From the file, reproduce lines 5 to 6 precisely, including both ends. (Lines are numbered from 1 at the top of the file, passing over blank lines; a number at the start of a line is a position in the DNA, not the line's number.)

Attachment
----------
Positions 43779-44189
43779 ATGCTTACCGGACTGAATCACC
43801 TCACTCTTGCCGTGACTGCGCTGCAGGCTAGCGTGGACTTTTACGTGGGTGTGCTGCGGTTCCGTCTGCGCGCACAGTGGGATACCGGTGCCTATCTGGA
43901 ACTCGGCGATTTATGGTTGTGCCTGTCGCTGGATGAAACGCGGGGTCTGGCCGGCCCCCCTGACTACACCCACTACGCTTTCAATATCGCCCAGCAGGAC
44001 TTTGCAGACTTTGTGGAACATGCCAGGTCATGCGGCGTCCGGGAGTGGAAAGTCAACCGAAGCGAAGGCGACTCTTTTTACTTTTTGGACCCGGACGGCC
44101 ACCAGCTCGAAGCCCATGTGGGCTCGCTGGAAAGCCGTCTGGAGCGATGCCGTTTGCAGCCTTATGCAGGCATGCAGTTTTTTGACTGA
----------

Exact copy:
44001 TTTGCAGACTTTGTGGAACATGCCAGGTCATGCGGCGTCCGGGAGTGGAAAGTCAACCGAAGCGAAGGCGACTCTTTTTACTTTTTGGACCCGGACGGCC
44101 ACCAGCTCGAAGCCCATGTGGGCTCGCTGGAAAGCCGTCTGGAGCGATGCCGTTTGCAGCCTTATGCAGGCATGCAGTTTTTTGACTGA